Non-Hispanic black women less likely to survive endometrial cancer than other races and ethnicities

Non-Hispanic black women with endometrial cancer had worse outcomes than women in other racial/ethnic groups diagnosed with the same subtype of endometrial cancer and at the same stage of disease. This study was published in Cancer Epidemiology, Biomarkers & Prevention (2015; doi:10.1158/1055-9965.EPI-15-0316).

The lead author, Michele L. Cote, PhD, an associate professor of oncology at the Barbara Ann Karmanos Cancer Institute and Wayne State University School of Medicine in Detroit, Michigan, explained that endometrial cancer is the most commonly diagnosed gynecologic cancer in the United States and that incidence rates have been rising for many years. For this study, she and her colleagues set out to investigate whether the increasing incidence and mortality from endometrial cancer are equally distributed by race/ethnicity and endometrial cancer subtype, she said.

Cote and colleagues analyzed endometrial cancer incidence and mortality data from the Surveillance, Epidemiology, End Results (SEER) database, including only the 120,513 cases diagnosed from 2000 to 2011.

Over the 12 years studied, endometrial cancer incidence rates increased among all racial and ethnic groups, with rates increasing fastest, at 2.5% per year, among non-Hispanic black women and Asian women. Non-Hispanic black women had higher rates of all the aggressive endometrial cancer subtypes than non-Hispanic white, Asian, and Hispanic women.

Mortality rates for the aggressive endometrial cancer subtypes were more than 1.5-fold higher among non-Hispanic black women compared with non-Hispanic white women, while mortality rates for these subtypes were similar or lower among Asian and Hispanic women compared with non-Hispanic white women.

Analysis of overall five-year survival rates showed that non-Hispanic black women had poorer survival at every stage of diagnosis, regardless of endometrial cancer subtype, compared with non-Hispanic white women, while five-year survival rates were similar or higher among Asian and Hispanic women compared with non-Hispanic white women.

“The most significant finding was that non-Hispanic black women had poorer outcomes compared with non-Hispanic white women diagnosed with the same subtype of endometrial cancer and at the same stage of disease, while Hispanic and Asian women had similar or better outcomes compared with their non-Hispanic white counterparts,” said Cote in an interview.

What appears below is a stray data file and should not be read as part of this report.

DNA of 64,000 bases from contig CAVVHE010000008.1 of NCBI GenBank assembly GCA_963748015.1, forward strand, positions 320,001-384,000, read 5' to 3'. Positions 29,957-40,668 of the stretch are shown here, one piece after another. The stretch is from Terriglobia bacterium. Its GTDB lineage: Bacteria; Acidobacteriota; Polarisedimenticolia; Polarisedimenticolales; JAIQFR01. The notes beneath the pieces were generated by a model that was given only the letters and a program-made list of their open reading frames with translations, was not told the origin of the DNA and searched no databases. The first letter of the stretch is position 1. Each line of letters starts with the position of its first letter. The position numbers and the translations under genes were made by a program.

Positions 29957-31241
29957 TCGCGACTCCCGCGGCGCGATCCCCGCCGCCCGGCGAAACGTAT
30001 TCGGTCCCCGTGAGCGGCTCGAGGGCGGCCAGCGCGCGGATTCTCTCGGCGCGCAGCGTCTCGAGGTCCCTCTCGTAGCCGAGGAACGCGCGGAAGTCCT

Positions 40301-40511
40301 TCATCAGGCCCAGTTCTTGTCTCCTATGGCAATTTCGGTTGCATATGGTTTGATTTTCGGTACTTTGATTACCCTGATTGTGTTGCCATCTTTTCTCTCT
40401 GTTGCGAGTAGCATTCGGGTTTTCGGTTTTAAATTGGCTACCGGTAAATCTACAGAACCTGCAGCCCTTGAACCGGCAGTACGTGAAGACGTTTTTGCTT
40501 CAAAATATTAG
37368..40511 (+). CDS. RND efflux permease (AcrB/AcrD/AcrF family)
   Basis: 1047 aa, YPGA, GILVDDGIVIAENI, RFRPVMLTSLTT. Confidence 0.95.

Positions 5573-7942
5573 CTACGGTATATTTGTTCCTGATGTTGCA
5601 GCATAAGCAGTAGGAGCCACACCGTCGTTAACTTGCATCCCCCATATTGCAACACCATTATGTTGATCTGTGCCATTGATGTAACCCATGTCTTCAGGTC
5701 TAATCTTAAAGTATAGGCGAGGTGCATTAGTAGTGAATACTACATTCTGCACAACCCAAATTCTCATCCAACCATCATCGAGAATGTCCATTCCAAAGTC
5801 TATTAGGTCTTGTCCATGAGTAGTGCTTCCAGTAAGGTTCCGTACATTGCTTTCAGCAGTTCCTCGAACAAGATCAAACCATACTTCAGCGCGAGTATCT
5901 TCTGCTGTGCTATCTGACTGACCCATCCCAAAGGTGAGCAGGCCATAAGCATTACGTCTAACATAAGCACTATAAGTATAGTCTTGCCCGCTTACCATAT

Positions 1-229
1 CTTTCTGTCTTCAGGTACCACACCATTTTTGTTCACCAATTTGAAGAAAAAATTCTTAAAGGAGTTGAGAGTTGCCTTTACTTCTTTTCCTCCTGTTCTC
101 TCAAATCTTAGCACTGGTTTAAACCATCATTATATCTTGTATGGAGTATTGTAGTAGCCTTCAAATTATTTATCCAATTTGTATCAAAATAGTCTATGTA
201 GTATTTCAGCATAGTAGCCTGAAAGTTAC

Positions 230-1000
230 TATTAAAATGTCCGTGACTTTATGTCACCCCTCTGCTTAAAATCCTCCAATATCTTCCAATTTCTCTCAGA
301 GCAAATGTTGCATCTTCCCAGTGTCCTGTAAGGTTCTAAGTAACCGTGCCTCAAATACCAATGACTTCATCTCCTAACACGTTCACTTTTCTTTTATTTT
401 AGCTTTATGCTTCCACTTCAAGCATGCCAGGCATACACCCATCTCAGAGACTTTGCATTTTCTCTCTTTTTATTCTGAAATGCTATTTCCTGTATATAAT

“Prior studies have suggested that disparities in outcomes from endometrial cancer might be explained by differences in tumor subtype or stage at diagnosis, but our data suggest that disparities persist even when these factors are controlled for.

“It was somewhat surprising that the endometrial cancer survival disparity we identified was limited to non-Hispanic black women because many of the challenges previously linked to worse outcomes, including low socioeconomic status and high rates of obesity and diabetes, are also experienced by Hispanic women, but that population did not have poor outcomes,” she added.

Cote explained that this puzzle has led to their interest in investigating whether molecular differences exist in endometrial tumors of the same subtype from women of different races or ethnicities diagnosed at the same stage of disease.

Cote stated that a limitation of the study is that the data analyzed were from the SEER database, which meant the researchers did not have tumor samples and were, therefore, unable to perform a review of the tumor subtype to ensure they had been classified correctly. In addition, SEER does not collect information on other factors that may be associated with incidence and survival, thus potential causes for the disparities identified in this study cannot be further examined.

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